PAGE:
The basic income is very close to the idea Thomas Paine put forward in the 1790s. (Paine’s proposal, by the way, is on the website of the U.S. Social Security Administration.) That proposal is something that I and many others think is really interesting, which is that everyone, on reaching the age of 18 or so, should receive a capital payment. It would be like a negative capital tax. That idea was also proposed years ago in America by Bruce Ackerman, a professor of law at Yale.
I like it and for the argument of the principle, you can indeed consult Thomas Paine, whose text starts here (rather than in the link provided), and one reason I like it is that this will offset the very unfair advantage children of the rich get through being rich.

The other quotation is about the massive amounts of goodness and honesty and equality that Thatcher, and Major, and Blair, and Brown, and Cameron brought to the British:
I think it’s very important to distinguish here between distribution of incomes and distribution of wealth. On incomes, there’s very little dispute. There is no doubt that income inequality in Britain today is very significantly higher than it was a generation ago. The Gini coefficient, which is used to measure it, is some ten percentage points higher than it was in the 1970s. And that’s a very big increase. It took us from being a country like the Netherlands or France to being a country like the United States in terms of inequality.
As I said: The British owe this to the concerted efforts of Thatcher, and Major, and Blair, and Brown, and Cameron. And their own stupidity or greed, of course, for they elected these obvious frauds and thieves.

--------------------------------------
Notes

[1] This is quite true, but it is also quite old, for the diploma is from 1977 and is a Norwegian one, and most of the work for it was done, also in Norway, in 1975. The reason to list it here is that I am (or at least: was) a qualified cattle farmer, diplomaed as fit to run a Norwegian cattle farm, which is something extremely few persons like me, who grew up in a city as the son of proletarians, and who was smart enough to go to a university, where he got one of the best diplomas as an M.A. that were ever awarded in psychology, have achieved.

Also, it was unexpected for me, as was the fact that I liked farming (although it was quite hard work) and (Norwegian) farmers, unlike all the exceedingly boring and meaningless office-work I had done. It also changed some of my values, though I never got to be a vegan (as I will try to explain).

Finally, I should also say that this is the diploma I am proudest of, although I got it easily: it was a real diploma, that formally qualified me for doing work I considered quite sensible (unless all the other work I have done) and that I liked doing, and that I had worked hard for to get it, though the work required was physical rather than mental.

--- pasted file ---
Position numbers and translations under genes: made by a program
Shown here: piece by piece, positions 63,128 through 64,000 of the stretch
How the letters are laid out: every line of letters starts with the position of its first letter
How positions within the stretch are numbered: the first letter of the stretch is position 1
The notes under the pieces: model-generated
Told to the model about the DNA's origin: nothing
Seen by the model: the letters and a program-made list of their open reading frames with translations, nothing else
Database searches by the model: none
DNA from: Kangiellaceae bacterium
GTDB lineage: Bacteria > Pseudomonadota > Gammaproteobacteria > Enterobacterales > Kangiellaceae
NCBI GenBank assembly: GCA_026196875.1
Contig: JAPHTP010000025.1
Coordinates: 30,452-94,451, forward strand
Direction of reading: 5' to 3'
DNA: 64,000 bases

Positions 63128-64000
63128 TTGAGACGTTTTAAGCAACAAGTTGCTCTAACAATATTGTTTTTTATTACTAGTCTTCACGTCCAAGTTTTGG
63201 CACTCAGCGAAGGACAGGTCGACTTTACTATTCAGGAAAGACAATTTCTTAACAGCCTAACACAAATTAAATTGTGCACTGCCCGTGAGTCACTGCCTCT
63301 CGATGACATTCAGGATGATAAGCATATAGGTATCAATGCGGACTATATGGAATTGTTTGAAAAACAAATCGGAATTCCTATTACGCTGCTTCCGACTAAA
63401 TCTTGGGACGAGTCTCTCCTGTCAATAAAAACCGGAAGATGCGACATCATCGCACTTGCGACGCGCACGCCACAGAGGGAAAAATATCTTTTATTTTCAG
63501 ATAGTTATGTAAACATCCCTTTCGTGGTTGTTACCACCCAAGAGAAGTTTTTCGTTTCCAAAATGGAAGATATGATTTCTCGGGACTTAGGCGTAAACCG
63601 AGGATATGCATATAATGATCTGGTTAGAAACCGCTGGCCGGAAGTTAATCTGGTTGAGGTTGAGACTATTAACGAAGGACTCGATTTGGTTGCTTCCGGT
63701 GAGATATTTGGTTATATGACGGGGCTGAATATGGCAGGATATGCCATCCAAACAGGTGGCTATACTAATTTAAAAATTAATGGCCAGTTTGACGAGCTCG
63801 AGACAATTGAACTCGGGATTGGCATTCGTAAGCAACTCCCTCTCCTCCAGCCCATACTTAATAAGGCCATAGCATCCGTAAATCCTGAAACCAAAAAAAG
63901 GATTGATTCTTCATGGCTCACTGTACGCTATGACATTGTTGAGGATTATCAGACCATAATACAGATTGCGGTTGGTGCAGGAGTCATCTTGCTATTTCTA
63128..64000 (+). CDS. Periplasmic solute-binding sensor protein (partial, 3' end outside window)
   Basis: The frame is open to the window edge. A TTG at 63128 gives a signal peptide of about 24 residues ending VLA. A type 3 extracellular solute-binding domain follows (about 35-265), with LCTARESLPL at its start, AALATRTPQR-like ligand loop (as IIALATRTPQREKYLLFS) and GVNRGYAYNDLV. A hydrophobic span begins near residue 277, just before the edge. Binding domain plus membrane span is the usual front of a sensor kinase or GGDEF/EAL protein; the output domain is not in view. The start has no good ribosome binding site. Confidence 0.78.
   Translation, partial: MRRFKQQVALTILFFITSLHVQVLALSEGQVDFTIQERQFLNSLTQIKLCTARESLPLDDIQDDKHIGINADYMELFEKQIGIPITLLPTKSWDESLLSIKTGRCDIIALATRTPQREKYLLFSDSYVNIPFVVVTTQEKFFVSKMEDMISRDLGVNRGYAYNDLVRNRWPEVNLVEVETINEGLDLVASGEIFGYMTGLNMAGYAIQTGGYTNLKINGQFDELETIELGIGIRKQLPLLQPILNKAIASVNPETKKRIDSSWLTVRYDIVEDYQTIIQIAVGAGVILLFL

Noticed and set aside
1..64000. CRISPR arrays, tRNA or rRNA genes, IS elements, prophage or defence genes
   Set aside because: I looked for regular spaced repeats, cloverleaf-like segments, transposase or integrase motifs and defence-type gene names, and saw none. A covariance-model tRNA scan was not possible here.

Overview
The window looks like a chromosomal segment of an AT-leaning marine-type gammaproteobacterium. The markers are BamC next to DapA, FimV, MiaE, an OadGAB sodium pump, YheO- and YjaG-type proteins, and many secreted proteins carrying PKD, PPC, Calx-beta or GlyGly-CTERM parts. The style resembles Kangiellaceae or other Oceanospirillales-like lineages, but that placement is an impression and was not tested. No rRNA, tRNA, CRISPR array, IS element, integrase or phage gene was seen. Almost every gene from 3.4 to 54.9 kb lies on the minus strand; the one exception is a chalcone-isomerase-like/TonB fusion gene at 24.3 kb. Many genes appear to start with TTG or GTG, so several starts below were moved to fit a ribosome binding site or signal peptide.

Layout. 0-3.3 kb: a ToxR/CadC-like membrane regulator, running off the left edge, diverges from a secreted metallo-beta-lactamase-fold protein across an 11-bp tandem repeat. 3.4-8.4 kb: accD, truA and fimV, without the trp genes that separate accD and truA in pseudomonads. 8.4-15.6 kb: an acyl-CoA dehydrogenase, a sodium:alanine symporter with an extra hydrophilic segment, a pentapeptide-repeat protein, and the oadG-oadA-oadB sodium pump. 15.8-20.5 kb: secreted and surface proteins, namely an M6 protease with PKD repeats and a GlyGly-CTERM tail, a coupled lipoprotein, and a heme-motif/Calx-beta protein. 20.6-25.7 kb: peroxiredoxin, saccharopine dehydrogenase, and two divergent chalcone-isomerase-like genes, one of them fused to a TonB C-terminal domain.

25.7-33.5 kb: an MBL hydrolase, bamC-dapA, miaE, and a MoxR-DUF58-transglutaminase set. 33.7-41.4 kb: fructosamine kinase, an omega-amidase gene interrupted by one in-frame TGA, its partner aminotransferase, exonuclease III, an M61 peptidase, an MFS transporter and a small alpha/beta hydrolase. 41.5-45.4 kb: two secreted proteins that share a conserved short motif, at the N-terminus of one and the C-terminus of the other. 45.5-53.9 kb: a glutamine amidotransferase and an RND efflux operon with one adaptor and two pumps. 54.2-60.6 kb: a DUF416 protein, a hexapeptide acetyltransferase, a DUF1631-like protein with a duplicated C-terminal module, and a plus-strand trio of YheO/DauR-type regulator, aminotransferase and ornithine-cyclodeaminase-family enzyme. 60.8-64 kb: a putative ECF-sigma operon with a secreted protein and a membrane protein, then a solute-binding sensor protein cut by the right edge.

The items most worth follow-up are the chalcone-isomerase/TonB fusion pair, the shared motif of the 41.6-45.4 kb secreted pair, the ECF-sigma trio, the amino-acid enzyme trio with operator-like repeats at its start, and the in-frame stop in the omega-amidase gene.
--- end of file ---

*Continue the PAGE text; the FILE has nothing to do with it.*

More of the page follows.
It is a better diploma than my academic ones, because the academic ones only opened the way to a - very much better endowed - fundamentally fraudulent academic career (or as an equally fraudulent health care worker).

[2] There are at least two reasons why Norway was a bit different. First, although it still was in part an agricultural society, it turned out that it had enormous supplies of oil (from the part of the seas the Norwegians claim), which rather suddenly had made it the richest or one of the richest countries in the world (in part also because it doesn't have many inhabitants (a little over 5 million in 2013). Second, in the 1970ies one of the most well-known Norwegians was professor Arne Naess, who had by then developed from a thorough skeptic into an ecosophical (his term) prophet, who strongly supported many radical ecological ideas, and whose influence under the university-educated Norwegians was considerable. It is by now too late for me (it is 40 years ago) to quantify the differences, but they were both there, were easy to see for whoever read the  leading Norwegian papers, and were also both totally absent from Holland. (The Dutch had some gas, but far less in value than the Norwegian oil, while no Dutch philosophy professor ever got famous or well-known, quite deservedly so, also).

[3] Note that all of this paragraph is simple common sense: When you care as a human being, probably with your wife, for 25 cows, 20 sheep, 2 pigs, 1 bull, 2 cats, and 4 dogs, every day, all year (and this really was the minimum to survive on, 40 years ago), even when you are the kindest of farmers, you in fact spend little time per animal, and even if they were to speak as well as you do, you would not have time to make much of any "personal relation".